Many Endings

As readers of this blog are sure to know, one of the things I value most in games is choice. In most games, however, there’s only one way to finish a game. Even take games with multiple endings, like BioShock or the historical Chrono Trigger — both have multiple endings, but both require you to accomplish the same task to get there. While Chrono Trigger lets you reach this ending point in several different ways, there isn’t any ending that doesn’t involve defeating Lavos, the game’s end boss.

So, here’s something to consider. Why not have multiple game-ending scenarios? While Chrono Trigger has multiple endings, it only has the one game ending scenario — defeat Lavos. But what if there were others, like evacuate the planet, or prevent his arrival, or somehow peacefully resolve the Lavos problem?

Granted, this idea is best executed in an open-world game, like Grand Theft Auto, and has been implemented in some games, like Galactic Civilizations 2 where players can win by by force, through social power, by political power or by technological mastery.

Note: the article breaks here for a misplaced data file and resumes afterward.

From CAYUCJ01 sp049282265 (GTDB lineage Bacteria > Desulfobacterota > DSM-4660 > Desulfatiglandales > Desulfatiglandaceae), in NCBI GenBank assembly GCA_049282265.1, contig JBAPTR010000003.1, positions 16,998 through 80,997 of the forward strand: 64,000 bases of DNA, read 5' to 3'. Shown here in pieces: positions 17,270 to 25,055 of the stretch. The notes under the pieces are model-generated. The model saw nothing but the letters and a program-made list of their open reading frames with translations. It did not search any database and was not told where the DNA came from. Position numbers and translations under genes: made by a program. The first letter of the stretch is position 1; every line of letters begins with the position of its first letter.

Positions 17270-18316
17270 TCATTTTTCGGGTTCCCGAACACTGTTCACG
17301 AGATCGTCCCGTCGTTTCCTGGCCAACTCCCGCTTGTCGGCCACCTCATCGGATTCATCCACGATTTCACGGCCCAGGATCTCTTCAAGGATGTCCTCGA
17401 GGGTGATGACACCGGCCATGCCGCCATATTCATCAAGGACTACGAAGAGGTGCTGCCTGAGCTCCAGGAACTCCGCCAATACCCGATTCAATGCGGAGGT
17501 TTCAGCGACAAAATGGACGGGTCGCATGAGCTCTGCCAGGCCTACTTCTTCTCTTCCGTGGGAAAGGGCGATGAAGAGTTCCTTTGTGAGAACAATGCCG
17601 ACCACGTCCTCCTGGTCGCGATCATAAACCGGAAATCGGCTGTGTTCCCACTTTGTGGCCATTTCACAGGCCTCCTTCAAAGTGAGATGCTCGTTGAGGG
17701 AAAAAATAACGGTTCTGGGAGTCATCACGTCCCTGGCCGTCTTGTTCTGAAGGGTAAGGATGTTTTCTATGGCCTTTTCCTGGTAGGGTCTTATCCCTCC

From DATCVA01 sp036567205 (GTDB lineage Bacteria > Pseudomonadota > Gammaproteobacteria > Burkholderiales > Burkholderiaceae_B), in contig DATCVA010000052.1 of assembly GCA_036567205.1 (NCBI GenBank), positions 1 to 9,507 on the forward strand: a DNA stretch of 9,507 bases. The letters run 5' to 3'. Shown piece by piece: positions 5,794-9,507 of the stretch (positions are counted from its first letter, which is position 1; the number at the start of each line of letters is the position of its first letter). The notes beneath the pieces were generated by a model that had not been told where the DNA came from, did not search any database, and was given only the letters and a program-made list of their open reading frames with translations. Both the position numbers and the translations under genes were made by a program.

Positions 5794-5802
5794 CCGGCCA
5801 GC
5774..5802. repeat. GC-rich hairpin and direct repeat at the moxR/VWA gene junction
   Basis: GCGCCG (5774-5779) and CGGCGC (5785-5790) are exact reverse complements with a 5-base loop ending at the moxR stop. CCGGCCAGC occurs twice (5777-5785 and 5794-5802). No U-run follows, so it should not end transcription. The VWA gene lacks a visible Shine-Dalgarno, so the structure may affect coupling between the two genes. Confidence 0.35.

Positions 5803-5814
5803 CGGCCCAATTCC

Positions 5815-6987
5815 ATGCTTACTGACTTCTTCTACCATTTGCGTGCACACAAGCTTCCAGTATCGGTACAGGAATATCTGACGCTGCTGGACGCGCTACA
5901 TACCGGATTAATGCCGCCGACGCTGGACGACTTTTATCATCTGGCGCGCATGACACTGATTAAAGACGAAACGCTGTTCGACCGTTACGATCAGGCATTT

In the 3D Mario games, players collect Starts (and star-like objects) to progress through the game. In Mario 64, you need Stars because their power unlocks the doors. You need Shine Sprites in Mario Sunshine to restore the sunlight. You need Stars to power the observatory in Mario Galaxy. But what if there were alternate solutions? Mario 64 could include secret passages to let you circumvent some of the doors. Mario Sunshine could have had some other way of attracting light, like lenses and mirrors. Mario Galaxy could have given players star charts, maps, or a space ship so that they could reach the game’s areas without the observatory.

And this is the sort of thing that you could do with a game that wasn’t designed to allow it. Players should be allowed to discover their own method to succeed in a game, including in it’s narrative. Many games include optional side-quests and missions, but they rarely offer you alternate methods to complete the game.